Yes, Nepal can!

So California couldn’t manage it; Proposition 8 – a ban on gay marriage – was passed, and the California Supreme Court will now examine whether the ban is constitutional or not.

And India is still mulling over it; the Indian Supreme Court is yet to give its final verdict on Section 377, which criminalises gay sex.

But Nepal leads the way: in a historic judgement, delivered on 17 November, Nepal’s Supreme Court not only reiterated that LGBTIs are ‘natural persons’, entitled to equal rights, identity and expression, regardless of their sex at birth, but has also set up a commission that will recommend a same-sex marriage act for the Nepal government.

What made this extraordinary moment possible? One reason is clearly the tireless activism of LGBTI groups in Nepal, led amongst others, by the first openly gay member of Nepal’s constituent assembly, the Communist Party of Nepal (United) representative Sunil Babu Pant. Another factor seems to be the participation of LGBTI in campaigns for a democratic, secular Nepal, a process that led to the relinquishing of the monarchy by King Gyanendra in April, and a new constituent assembly in which the Maoists have the majority.

As Sunil Pant himself said, on a recent visit to India:

In Nepal, the LGBTI communities were part of the campaign for garnering votes for the Communist Party of Nepal. They approached me to campaign and I managed to secure 15,500 votes. It makes a statement that LGBTI people are interested in matters of politics and governance and not just sex. The campaign not only gave LGBTI issues visibility but a platform to negotiate for rights.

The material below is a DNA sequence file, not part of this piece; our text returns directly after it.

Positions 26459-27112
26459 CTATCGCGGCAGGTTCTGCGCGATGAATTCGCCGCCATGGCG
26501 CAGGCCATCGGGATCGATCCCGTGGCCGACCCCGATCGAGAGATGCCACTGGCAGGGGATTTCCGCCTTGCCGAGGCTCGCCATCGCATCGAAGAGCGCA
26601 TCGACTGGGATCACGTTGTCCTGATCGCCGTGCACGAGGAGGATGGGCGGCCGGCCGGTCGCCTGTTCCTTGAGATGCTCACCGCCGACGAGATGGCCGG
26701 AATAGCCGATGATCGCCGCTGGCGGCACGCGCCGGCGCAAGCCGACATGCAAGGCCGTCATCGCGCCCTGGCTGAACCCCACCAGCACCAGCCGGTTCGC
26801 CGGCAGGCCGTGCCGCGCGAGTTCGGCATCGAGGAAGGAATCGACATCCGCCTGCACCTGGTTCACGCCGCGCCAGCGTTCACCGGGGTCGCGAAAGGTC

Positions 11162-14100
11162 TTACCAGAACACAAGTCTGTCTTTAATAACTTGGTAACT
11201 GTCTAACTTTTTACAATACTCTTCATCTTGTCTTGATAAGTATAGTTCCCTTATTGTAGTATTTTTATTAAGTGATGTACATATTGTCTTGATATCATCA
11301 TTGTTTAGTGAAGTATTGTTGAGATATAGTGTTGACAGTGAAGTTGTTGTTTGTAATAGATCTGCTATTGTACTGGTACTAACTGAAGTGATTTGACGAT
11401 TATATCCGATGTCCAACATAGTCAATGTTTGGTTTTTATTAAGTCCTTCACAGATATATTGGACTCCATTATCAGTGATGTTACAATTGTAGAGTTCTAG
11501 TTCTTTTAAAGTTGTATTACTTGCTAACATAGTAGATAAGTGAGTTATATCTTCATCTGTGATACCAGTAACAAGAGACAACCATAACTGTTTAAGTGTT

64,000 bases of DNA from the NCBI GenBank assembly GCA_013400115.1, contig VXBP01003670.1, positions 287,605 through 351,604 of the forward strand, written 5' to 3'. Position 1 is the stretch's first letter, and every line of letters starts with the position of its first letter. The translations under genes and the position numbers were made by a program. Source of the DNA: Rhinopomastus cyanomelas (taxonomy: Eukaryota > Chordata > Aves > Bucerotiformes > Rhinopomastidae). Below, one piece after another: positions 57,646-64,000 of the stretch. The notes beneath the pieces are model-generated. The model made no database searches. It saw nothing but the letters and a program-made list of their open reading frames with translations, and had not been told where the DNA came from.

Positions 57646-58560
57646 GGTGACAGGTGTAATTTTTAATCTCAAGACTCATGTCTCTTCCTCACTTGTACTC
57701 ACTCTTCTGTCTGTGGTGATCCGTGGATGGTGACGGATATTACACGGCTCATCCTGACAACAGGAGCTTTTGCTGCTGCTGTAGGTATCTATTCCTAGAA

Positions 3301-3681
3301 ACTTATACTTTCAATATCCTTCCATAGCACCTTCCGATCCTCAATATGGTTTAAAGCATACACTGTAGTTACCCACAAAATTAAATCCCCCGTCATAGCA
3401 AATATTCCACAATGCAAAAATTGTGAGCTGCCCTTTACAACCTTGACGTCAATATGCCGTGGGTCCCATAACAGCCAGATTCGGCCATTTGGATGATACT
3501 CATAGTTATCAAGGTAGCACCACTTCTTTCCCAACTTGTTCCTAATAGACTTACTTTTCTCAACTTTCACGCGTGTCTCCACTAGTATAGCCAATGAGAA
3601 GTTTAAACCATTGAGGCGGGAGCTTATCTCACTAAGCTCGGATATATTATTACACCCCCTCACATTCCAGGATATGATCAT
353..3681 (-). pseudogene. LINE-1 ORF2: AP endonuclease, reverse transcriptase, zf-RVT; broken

And a final interesting possibility raised by a Global Voices commentator from Nepal, is that the country’s predominantly Hindu culture is more accepting of gay rights. She quotes an excerpt from Ruth Vanita’s essay on Homosexuality and Hinduism, in support:

In 2004, Hinduism Today reporter Rajiv Malik asked several Hindu swamis (teachers) their opinion of same-sex marriage. The swamis expressed a range of opinions, positive and negative. They felt free to differ with each other; this is evidence of the liveliness of the debate, made possible by the fact that Hinduism has no one hierarchy or leader. As Mahant Ram Puri remarked, “We do not have a rule book in Hinduism. We have a hundred million authorities.

However, while this argument should surely have traction in India – and is used by sexuality rights advocates – the Indian government’s stand has been, rather ironically, more Victorian than Vedic. Whether the courage of Nepal’s jurists inspires their colleagues in India, remains to be seen. This is one case of cross-border trafficking that I would welcome.

Section 377 and Proposition 8